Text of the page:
Kathy August - Inspiring students to make a difference


Kathy is a dedicated advocate for the AHA and a teacher of 35 years. At South Salem High School, she engages hundreds of students in the mission of the AHA and empowers them to make a difference. In recent years, Kathy and her students have gotten involved in many ways: They have held one schoolwide Hands Only CPR event training over 2,500 people to save a life. They’ve organized three Red Out nights raising dollars to support the AHA mission. For the past two years, they’ve trained decision makers and state staff in Hands Only CPR at the Oregon State Capitol.

Mrs. August, as her students know her, inspires them and us every year, and we wanted to share Kathy’s story with you…

Why is the American Heart Association’s mission important to you?

“I personally have WPW and diabetes, so I am very aware of what that does to my heart. My husband had a stent done several years ago.  Most of my students have at least one family member with a heart condition.  My brother in law died of a blood clot to the heart.  We had two students here that had heart transplants.”

Why do you advocate alongside the American Heart Association?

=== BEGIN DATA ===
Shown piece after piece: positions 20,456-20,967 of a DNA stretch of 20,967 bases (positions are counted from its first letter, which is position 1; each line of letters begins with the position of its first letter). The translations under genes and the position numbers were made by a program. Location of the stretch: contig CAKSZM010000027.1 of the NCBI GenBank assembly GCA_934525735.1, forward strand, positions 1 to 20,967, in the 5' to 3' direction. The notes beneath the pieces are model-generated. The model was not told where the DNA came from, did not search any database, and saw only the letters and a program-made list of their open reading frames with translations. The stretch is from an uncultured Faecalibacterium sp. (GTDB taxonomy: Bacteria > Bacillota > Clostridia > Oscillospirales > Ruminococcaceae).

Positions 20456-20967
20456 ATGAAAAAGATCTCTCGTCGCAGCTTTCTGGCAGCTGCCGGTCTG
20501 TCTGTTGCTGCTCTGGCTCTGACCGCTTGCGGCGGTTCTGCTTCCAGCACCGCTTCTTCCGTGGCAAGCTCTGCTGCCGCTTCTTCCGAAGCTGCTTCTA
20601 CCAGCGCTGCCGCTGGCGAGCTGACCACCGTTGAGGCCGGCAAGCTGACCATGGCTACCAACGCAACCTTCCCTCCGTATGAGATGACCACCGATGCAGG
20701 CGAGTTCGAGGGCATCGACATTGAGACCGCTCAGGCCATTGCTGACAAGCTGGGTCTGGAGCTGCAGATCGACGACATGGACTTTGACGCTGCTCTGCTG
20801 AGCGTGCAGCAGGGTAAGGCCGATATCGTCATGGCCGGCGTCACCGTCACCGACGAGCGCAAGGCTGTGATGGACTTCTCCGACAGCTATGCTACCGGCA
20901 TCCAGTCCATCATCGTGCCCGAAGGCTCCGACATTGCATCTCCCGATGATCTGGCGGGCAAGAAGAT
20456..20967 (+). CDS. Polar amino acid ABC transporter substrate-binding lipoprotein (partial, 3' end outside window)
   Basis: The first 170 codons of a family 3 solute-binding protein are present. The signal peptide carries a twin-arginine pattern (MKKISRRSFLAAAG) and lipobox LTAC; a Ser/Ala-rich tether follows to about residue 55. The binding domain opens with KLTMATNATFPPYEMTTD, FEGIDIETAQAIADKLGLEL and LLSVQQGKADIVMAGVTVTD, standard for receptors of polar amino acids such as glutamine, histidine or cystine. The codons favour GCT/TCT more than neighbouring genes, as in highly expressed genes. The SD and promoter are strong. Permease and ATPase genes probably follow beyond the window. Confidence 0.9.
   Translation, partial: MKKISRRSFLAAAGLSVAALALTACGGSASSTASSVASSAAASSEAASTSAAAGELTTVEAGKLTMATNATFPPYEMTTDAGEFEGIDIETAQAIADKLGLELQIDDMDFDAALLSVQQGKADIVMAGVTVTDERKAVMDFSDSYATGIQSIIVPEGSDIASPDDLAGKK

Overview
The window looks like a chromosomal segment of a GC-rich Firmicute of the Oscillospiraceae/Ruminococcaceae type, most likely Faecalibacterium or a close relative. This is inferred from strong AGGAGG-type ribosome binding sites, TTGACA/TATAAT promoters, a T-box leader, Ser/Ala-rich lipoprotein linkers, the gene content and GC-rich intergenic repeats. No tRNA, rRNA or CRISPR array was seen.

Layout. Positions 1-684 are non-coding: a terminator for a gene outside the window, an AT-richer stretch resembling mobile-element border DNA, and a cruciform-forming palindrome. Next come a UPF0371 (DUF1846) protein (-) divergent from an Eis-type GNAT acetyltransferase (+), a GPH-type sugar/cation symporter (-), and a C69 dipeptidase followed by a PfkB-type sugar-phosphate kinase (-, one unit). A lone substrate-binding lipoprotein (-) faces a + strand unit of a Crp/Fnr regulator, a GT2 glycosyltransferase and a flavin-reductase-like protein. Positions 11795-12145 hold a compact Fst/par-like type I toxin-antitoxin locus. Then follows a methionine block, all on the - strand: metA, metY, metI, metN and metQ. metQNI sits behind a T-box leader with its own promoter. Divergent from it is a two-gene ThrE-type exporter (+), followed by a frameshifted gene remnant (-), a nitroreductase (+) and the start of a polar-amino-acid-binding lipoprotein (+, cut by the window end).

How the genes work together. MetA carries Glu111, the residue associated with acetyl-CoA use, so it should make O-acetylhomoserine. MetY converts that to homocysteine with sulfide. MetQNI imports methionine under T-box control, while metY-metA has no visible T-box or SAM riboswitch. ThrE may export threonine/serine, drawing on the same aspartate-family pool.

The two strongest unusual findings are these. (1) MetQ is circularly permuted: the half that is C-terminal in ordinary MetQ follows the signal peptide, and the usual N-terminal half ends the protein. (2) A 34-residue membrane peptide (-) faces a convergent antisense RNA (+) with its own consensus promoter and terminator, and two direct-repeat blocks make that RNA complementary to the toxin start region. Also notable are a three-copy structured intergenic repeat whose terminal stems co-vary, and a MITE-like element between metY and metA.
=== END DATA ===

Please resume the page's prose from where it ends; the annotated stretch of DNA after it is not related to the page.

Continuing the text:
“Because they put their money where their mouth is.  When you donate to AHA, you know your money is helping educate, find a cure and support our community.  They came to me with a request and supported me 110% through the donation of shirts, ideas, and representation at all our events.  I have been teaching for 35 years and have been asked to help with hundreds of causes over the years.  I have never witnessed the enthusiasm, dedication, support and guidance as this organization.”

Why is preventing heart disease and/or stroke important to you?

“It is the number one killer of women and it’s important to educate our community on simple, healthy ways to take care of your heart and to help someone in distress.  Since teaching “Hands Only CPR” we have had three students come to me to tell me they helped with an elderly woman choking, pulled someone from a pool and started CPR, and helped with an elderly grandparent until paramedics arrived.  I can’t remember having that kind of impact with a presentation.”

What have you found particularly inspiring during your work with the AHA?

“I am impressed with the power of students to take on a challenge and give everything they can, receiving nothing monetary in return.” 

When it comes to fighting heart disease and stroke, we’re up against a lot. Describe a challenge you’ve faced—and why you haven’t given up?

“I have diabetes and struggle with my weight.  AHA gave me the courage to join a gym and to eat healthy.  I’ve lost 25 pounds in three months and I’ve been trying for years without any success.  The secret is to NOT give up.”

We agree, Kathy! Thank you so much for your efforts to make Oregon a healthier and safer place to live, and for inspiring future generations to follow your lead.

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